Sean: It’s really about the flow of funds. As money gets scared out of one market, it’ll flow around the world; it’ll look for some kind of safe harbor.

What should happen if the cycles are right — and we strongly believe they are — then we’ll see money flow around from around the world and take safe harbor here in the U.S. And so that leads to outperformance.

Amber: Okay, another question.

“The end has been predicted by many and end dates have come and gone. I’ve read about your cycles and other predictions and yet the United States seems to be purring along. What makes your system any better than others?”

Martin: It’s been right over time, for all those major turning points that we talked about. Has it always been right about the exact timing? Of course not. Has it always been right about every single market and every single up-and-down move? Of course not.

But if you look at the bigger picture, which is what our primary focus is here and in the Supercycle Investor, then you’ll see that the accuracy is quite astounding.

Amber: Okay, one more question.

“What’s the minimum dollar amount of portfolio investment needed for the service?”

Sean: I can tell you that what I’m using for a model portfolio is $30,000, but you don’t have to have that much. Or you can have much more than that.

You really have to tailor it to your own investment needs. So when I recommend something, you can know what I have in mind. But how much are you committing to this service? That’s the important thing.

Amber: Great point, Sean.

“When America is on the cusp of possibly the biggest tax cut and planned infrastructure spending of our time, why are you so bearish on the market? Frankly, it seems that you have grave predictions too early. Is it too early for your great predictions?”

Martin: I don’t think you’ve understood our predictions and perhaps now you do. The prediction is not for a crash in the U.S. market in the very near term. A major correction? Possibly. A major crash? Not yet. So we’re in agreement that the U.S. economy is doing relatively better than most other economies, and it’s going to be continued to attract that fear money. A tsunami of flight capital coming to our shores.

Amber: Okay, and we have our last question which is, a great comment/question.

“As an investor, I’ve never used options and I’m curious as to what percentage of Supercycle Investor portfolio will comprise of options.”

Sean: We aren’t using options right now. I might in the future. There might be something so good that I just offer it as an extra special bonus, so that people can make money one way or if they want to use options, they can do that too.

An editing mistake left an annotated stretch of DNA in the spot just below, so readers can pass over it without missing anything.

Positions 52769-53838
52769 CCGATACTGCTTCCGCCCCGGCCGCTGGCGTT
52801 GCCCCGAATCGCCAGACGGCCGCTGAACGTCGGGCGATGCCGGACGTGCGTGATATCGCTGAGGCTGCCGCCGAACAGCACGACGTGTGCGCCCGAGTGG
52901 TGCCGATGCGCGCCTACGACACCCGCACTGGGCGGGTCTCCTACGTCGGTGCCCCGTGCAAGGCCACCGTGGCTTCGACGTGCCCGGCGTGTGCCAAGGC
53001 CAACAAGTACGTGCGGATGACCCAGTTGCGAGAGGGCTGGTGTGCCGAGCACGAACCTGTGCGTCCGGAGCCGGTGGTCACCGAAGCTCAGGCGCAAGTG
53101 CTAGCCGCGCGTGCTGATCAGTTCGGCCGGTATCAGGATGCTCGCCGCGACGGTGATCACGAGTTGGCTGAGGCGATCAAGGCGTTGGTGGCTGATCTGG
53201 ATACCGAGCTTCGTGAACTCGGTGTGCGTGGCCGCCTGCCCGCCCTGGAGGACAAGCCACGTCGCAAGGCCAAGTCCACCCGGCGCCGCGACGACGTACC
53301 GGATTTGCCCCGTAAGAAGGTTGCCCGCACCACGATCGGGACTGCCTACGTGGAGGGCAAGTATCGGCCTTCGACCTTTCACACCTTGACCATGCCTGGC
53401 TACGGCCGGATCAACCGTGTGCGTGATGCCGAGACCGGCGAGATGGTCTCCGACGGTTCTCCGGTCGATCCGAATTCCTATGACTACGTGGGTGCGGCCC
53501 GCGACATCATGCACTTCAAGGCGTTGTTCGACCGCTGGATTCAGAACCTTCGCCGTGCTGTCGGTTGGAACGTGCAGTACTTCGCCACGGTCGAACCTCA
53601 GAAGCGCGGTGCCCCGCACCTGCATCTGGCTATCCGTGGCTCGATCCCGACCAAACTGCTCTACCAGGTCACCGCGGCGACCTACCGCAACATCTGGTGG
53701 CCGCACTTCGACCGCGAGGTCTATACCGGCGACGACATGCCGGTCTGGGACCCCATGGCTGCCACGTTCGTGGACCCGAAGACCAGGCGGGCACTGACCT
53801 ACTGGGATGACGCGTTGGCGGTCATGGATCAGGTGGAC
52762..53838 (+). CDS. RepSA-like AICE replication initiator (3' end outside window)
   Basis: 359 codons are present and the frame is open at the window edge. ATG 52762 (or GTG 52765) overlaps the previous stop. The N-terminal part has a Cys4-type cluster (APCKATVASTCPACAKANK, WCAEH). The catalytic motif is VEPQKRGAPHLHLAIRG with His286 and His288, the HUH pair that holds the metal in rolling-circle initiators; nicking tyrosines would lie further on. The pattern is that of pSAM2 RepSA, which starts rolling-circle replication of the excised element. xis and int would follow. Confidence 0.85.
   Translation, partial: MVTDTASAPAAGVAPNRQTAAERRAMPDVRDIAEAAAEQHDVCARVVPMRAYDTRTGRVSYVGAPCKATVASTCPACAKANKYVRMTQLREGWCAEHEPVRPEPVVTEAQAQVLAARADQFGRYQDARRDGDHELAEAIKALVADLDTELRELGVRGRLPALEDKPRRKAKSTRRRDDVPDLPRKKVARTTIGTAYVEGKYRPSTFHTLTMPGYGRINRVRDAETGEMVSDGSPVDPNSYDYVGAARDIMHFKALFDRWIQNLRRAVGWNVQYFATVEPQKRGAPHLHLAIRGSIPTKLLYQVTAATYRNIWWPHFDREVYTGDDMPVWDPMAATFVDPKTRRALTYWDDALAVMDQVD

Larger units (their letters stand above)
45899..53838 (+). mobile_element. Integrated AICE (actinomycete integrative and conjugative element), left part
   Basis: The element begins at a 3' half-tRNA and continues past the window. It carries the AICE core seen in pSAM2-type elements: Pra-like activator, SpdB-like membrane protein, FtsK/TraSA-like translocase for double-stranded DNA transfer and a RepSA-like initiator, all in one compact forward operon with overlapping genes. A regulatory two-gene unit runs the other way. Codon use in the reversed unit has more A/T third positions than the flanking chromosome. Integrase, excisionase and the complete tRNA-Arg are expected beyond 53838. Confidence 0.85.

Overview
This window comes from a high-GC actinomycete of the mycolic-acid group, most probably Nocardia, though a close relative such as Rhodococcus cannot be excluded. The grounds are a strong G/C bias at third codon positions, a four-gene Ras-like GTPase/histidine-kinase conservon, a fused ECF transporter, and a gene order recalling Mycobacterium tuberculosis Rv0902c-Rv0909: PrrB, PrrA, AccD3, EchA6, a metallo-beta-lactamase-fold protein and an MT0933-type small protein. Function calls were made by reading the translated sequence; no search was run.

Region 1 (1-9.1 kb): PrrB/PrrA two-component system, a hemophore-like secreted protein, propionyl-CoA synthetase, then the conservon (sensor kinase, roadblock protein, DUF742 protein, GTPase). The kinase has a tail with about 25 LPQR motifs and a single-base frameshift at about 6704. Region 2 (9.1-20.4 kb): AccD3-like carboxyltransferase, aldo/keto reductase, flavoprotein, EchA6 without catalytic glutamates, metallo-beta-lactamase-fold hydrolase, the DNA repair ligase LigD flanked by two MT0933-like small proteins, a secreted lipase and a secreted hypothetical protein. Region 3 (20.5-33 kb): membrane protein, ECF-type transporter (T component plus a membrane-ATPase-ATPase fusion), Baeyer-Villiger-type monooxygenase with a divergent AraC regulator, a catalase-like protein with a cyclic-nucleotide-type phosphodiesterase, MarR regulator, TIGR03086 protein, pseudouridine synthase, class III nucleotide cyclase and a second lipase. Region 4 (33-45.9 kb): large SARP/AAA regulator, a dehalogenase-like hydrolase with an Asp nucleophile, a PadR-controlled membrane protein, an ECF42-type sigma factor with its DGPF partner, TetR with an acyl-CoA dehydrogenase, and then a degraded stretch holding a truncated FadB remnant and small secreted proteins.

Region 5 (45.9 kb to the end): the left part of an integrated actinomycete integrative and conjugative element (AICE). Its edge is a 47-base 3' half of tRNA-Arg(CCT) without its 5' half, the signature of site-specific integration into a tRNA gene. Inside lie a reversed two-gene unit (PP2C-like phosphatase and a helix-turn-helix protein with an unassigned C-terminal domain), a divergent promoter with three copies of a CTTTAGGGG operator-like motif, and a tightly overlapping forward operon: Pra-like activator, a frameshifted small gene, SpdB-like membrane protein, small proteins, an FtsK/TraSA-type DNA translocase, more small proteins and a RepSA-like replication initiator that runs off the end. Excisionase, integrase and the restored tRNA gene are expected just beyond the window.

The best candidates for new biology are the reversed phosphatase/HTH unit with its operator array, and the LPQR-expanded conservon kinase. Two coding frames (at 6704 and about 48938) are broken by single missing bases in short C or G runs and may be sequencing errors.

Martin: I’m glad you raised that because that’s another difference between E-Wave Trader and Supercycle Investor.

E-Wave Trader does use more options, but in Supercycle Investor we use more small cap stocks, which actually afford similar leverage to options.

Now, unfortunately that is about all the time we have. I want to thank you for participating today, for taking your valuable time to join us and remember, we’ve just posted a brand-new report to our website.

So please take advantage of it. You can read it now free of charge, just by clicking here.

I think that’s very important. We want you to have complete information before you decide what’s right for you and your money. So read the report, weigh the facts and then decide.

But bear in mind, that when major cycles are about to converge, as they are right now, they don’t give you all the time in the world. They’re not going to wait around for us or for anyone.

This is Martin with Sean Brodrick and Amber, for the Edelson Institute. Thanks again for watching. Good luck and God bless!

Sean: Thank you.


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Comments 2

  1. John K October 6, 2017

    How is Supercycle Investor different than EWave trader (originally called Supercycle Trader)?
    I recently subscribed to Supercycle Trader for five years. I can’t afford both. Is it possible to trade one for the other if Supercycle Investor is a better fit for me? Please advise.

    Reply

  2. Louis Chatel October 6, 2017

    Sean,
    Listening to your comment concerning the 10 trillions$ of money printing being a drop in the bucket of the total global debt of 300 trillions$, I am asking myself, how many more drops the bucket can hold before it overflows.
    Louis

    Reply